Financial advisors rightly preach the virtues of diversification to their clients. But what works well for investing isn’t necessarily a good strategy for building a financial planning business. In fact, focusing on a narrow client niche can be a lot more effective—and profitable—than casting your net as wide as possible.

“Most advisors feel there is too much risk in basing an entire practice on a niche, yet they run the risk of getting lost in a ‘sea of sameness’ in the market,” said John Anderson, managing director of the practice management solutions team for Independent Advisor Solutions at SEI in Oaks, Pa. “According to our research, only 31 percent of advisors serviced a niche, leaving nearly 70 percent who are trying to define their value proposition as a generalist. In an age where the consumer is looking for personalization and customization, being a generalist isn’t going to cut it.”

Many advisors focus all or most of their attention on people who work for a specific company. Ed Snyder of Oaktree Financial Advisors in Carmel, Ind., for example, works with employees of Eli Lilly, the big pharmaceutical company and one of the largest employers in Indianapolis. 

“I chose this niche in the early 2000s after working with a few Eli Lilly employees and realizing that there was a good opportunity to help them with their benefits,” Snyder said. “They are busy professionals who often don’t have time to research and know what their best options are.”

Nicolás G. Valdés-Fauli, a certified financial planner at Main Street Financial Solutions in New York City, has served members of the law enforcement community in South Florida, particularly the Miami-Dade Police Department, since 2002.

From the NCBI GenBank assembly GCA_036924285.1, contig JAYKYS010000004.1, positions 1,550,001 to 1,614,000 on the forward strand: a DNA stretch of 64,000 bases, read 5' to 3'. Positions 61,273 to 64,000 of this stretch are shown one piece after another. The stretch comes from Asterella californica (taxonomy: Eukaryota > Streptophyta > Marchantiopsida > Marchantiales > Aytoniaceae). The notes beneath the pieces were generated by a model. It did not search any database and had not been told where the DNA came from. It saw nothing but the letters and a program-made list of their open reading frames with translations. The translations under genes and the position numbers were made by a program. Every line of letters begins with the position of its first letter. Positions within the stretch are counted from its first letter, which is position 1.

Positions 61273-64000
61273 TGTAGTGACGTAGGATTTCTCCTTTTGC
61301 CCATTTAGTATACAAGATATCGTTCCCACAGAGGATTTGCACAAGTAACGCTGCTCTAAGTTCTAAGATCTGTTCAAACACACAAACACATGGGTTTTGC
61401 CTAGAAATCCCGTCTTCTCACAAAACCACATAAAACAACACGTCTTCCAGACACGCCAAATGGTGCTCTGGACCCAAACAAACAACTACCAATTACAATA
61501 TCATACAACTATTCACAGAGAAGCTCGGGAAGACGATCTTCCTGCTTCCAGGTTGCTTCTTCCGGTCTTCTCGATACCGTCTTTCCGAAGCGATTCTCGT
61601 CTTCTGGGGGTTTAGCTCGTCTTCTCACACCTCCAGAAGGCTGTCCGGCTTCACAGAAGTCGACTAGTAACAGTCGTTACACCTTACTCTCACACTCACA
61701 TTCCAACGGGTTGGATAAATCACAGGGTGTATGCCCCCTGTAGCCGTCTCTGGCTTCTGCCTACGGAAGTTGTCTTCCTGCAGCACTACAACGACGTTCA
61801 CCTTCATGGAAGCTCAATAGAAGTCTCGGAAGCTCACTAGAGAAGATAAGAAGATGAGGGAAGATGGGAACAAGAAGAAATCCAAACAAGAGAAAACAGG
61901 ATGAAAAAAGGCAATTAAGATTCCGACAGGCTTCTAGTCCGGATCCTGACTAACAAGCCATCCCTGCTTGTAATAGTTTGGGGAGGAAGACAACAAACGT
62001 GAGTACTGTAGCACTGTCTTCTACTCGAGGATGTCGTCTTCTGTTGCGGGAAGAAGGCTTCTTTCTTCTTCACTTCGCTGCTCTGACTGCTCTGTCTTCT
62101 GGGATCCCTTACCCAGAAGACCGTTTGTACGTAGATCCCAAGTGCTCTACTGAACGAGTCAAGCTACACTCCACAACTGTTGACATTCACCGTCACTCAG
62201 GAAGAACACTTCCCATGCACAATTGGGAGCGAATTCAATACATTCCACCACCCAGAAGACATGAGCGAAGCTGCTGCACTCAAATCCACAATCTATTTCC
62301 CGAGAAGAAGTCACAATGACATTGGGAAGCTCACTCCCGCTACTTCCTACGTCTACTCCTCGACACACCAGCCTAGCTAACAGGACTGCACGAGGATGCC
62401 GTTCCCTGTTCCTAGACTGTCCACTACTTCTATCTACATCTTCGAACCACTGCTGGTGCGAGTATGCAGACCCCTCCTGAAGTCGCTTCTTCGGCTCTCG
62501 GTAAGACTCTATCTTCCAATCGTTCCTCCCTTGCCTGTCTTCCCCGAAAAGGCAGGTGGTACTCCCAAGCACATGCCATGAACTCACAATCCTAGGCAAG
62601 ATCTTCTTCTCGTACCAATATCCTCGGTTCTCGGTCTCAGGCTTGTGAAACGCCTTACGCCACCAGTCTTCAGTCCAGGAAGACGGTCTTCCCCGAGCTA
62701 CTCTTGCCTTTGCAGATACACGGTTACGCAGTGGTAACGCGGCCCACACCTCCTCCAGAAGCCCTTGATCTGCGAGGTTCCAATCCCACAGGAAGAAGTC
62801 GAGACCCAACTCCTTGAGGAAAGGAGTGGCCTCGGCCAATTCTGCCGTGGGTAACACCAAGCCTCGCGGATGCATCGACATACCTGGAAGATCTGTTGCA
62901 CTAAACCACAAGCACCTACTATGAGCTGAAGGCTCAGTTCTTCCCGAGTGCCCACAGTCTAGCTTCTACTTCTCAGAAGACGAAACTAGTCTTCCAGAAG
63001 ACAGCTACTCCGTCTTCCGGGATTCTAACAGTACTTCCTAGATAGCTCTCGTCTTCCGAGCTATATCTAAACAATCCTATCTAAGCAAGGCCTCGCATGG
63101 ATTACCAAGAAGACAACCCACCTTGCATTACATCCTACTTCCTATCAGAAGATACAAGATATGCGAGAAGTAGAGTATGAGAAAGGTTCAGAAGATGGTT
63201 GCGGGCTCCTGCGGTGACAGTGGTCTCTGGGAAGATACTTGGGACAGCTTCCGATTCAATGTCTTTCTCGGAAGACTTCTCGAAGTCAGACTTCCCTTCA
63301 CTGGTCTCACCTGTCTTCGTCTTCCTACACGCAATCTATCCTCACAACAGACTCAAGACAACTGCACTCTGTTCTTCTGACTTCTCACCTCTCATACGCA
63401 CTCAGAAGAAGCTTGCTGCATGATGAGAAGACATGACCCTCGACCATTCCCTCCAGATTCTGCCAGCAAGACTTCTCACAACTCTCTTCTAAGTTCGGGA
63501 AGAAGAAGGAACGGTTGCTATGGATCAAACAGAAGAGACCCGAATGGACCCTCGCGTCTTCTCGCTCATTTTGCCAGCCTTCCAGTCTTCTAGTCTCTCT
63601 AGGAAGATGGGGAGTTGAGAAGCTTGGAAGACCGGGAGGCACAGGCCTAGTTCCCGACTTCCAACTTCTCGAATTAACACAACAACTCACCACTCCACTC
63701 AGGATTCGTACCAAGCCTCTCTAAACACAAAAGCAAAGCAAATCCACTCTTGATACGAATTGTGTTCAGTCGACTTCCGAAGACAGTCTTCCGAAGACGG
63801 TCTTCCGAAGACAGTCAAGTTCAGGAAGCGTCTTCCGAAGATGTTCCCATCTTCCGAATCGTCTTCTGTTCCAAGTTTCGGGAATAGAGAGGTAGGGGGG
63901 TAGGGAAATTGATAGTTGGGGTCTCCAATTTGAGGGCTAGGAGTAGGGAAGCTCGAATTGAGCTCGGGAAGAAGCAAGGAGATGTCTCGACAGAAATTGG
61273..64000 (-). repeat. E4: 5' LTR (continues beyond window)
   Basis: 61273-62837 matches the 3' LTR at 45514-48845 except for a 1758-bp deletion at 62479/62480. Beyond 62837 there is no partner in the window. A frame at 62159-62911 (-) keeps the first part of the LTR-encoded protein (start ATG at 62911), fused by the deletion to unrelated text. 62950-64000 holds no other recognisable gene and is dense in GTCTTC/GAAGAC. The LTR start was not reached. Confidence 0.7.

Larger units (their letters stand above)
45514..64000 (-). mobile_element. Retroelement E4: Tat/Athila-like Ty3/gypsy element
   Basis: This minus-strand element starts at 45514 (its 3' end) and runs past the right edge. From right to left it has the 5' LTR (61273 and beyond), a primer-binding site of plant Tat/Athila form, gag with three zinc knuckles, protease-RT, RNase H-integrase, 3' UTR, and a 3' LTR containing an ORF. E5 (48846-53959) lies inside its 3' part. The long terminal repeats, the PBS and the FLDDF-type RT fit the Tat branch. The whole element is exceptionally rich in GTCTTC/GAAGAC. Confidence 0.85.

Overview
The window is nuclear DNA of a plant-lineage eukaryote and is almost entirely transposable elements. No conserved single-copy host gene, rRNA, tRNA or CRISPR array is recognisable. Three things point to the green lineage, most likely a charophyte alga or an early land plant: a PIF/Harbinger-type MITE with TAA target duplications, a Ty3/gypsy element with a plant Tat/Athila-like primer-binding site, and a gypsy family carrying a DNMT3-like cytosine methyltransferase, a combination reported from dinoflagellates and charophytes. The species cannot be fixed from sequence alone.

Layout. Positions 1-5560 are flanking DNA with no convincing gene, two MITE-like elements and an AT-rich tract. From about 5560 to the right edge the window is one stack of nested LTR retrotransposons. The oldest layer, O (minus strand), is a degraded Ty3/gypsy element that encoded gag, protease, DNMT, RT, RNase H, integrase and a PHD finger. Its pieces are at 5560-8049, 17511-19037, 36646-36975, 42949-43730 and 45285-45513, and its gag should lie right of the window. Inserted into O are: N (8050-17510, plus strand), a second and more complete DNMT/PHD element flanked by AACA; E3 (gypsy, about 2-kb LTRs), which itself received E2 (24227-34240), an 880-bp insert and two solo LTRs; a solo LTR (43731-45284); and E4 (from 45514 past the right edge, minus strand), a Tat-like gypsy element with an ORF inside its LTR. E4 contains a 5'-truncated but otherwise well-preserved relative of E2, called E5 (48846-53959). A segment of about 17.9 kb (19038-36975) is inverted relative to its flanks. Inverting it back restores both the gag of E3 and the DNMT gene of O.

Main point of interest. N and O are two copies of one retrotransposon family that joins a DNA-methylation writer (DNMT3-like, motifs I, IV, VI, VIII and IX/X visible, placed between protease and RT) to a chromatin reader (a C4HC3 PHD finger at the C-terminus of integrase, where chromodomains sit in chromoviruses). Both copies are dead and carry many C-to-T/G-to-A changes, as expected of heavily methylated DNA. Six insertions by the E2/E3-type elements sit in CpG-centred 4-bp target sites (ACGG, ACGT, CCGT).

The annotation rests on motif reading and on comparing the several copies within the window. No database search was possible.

“I found this was an underserved market, riddled by underqualified and disingenuous sales people,” he said. “[Clients] weren’t necessarily being led in the direction that would benefit them most, but rather the path that would benefit the financial representative. These folks spent their careers protecting and serving their communities; we felt it was time to serve and protect them.”

Many larger advisory firms, Valdés-Fauli said, weren’t interested in such a small demographic or in taking the time to educate themselves on the intricacies of these clients’ defined-benefit and defined-contribution plans. He now has 60 such clients with about $50 million in assets under management.

Specializing in a narrow niche doesn’t mean your practice has to stay small. Indeed, it could be the launching pad to an even larger business.

Scott Hanson, co-founder of Allworth Financial, formerly Hanson McClain Advisors, has turned a niche working with employees of Pacific Bell and other utility companies in the Sacramento, Calif., area into a national RIA firm with 6,000 clients and $4 billion in AUM.

"We started targeting the utility industry in 1993 during the downsizing of the telecommunications industry,” he said. “Pacific Bell had done quite a bit of hiring 30 years prior, so you had a large number of people in their 50s who were being offered retirement packages to leave the company. We became experts at their pension plans and began to understand all the nuances better than the people in their HR department. We did a lot of educational workshops, and so we became known as the people to go to.”

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